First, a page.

A bill that will ban hospitality businesses from holding back staff tips and place strict controls on how service charge is managed is on track to become law after gaining cross-party support in the House of Commons.
The Employment (Allocation of Tips) Bill had its final reading in in the Commons today and will now go forward to the House of Lords. If approved in the upper house, it is expected to achieve royal assent in spring when it will become law.
The government had originally launched a consultation into tipping practices in 2015. After several delays the Employment (Allocation of Tips Bill) was introduced to Parliament as a private member's bill by Dean Russell, MP for Watford.
After the bill was approved by the House of Commons today he tweeted: "One step closer to ensuring millions of UK workers will receive their hard-earned tips and gratuities."
When the bill was presented in July 2022 UKHospitality chief executive Kate Nicholls had said: "Tips and service charges provide a significant and welcome boost to hospitality employees' take-home cash. So we're delighted to see this proposed legislation recommend that employers can set a fair distribution policy for staff, meaning they all benefit. This should also reassure prospective hospitality sector workers at a time when the industry is seeking to fill vacancies."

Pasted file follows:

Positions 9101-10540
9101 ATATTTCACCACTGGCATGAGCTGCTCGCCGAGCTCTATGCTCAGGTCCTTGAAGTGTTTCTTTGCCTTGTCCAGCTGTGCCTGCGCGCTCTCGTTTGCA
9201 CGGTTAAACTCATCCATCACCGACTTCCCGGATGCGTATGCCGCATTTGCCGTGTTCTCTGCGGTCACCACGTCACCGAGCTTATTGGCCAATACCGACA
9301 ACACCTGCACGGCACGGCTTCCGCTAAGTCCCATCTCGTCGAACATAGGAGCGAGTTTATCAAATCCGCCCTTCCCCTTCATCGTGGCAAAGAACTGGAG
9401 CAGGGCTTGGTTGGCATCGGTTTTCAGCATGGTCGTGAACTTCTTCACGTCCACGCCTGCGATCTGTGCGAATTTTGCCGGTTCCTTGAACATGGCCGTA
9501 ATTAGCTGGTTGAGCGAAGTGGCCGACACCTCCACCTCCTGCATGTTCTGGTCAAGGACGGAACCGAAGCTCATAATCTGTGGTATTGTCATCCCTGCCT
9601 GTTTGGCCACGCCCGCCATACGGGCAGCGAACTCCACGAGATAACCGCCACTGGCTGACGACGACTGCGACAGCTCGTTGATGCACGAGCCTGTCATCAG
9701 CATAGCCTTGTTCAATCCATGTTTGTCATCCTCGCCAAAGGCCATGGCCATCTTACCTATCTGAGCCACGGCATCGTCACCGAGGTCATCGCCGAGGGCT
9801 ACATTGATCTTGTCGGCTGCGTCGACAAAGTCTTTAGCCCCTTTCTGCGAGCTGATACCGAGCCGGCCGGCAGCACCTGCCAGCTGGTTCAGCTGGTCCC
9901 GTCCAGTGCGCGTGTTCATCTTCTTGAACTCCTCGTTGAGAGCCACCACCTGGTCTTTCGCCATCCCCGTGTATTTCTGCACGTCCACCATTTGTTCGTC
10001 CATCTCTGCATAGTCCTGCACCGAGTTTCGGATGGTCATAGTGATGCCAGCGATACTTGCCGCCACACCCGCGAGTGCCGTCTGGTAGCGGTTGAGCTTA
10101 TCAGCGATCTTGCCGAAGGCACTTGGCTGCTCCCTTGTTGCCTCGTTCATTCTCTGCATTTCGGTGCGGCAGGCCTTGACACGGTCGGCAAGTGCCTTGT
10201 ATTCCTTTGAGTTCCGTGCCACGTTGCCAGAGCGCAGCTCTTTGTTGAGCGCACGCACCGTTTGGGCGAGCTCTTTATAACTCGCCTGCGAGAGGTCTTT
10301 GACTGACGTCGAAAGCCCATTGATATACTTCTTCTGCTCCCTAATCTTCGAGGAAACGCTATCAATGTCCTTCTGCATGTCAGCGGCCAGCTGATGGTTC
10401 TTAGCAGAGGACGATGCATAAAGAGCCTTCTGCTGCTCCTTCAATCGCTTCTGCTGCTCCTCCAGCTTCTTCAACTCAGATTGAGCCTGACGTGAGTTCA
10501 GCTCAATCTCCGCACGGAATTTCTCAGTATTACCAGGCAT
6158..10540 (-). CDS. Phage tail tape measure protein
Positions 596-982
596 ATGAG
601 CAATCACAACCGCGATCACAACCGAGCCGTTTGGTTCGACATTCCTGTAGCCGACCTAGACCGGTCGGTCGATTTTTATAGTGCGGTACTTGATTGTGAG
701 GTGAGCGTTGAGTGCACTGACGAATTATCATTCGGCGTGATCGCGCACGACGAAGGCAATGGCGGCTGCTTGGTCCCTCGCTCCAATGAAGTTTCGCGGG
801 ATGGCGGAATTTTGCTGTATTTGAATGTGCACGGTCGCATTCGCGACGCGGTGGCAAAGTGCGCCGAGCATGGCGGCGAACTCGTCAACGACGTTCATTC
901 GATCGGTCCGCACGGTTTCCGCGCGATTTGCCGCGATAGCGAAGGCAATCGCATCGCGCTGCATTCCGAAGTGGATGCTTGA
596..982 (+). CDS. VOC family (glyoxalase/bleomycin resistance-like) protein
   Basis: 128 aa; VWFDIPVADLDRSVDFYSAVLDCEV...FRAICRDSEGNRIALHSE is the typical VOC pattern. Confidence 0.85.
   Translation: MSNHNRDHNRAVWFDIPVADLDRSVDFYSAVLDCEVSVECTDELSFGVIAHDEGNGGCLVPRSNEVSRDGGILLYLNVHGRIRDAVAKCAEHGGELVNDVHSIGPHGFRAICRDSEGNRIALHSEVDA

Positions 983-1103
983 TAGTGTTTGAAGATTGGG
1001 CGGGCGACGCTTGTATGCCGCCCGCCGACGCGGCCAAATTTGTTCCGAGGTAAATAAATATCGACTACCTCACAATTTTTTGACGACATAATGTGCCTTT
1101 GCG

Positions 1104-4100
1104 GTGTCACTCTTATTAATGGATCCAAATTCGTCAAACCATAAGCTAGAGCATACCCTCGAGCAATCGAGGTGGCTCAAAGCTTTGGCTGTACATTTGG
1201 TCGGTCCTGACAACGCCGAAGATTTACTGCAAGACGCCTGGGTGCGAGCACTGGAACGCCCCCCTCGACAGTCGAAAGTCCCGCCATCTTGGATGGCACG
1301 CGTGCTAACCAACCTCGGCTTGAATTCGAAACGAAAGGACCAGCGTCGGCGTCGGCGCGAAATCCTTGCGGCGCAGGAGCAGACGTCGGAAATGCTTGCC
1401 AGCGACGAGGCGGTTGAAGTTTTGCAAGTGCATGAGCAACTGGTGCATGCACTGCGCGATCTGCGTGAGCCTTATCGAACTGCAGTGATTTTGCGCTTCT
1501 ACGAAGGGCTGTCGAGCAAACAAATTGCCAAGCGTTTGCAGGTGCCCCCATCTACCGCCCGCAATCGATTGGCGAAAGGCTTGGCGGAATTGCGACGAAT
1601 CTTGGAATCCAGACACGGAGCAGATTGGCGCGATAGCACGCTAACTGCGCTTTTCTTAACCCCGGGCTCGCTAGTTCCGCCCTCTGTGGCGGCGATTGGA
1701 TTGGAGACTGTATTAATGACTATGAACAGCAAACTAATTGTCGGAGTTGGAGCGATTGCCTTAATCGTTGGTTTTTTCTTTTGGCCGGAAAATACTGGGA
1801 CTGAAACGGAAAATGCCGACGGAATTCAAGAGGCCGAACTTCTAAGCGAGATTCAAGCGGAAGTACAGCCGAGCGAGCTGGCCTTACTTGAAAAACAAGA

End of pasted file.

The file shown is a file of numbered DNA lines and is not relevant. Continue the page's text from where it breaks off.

Last week Peter Davies, managing director of WMT Troncmaster Services, who will speak at The Caterer's Tipping and Payment webinar on Tuesday 21 February, highlighted five key points from the Employment (Allocation of Tips) Bill that operators should be aware of.
To sign up to attend the free webinar, click here.
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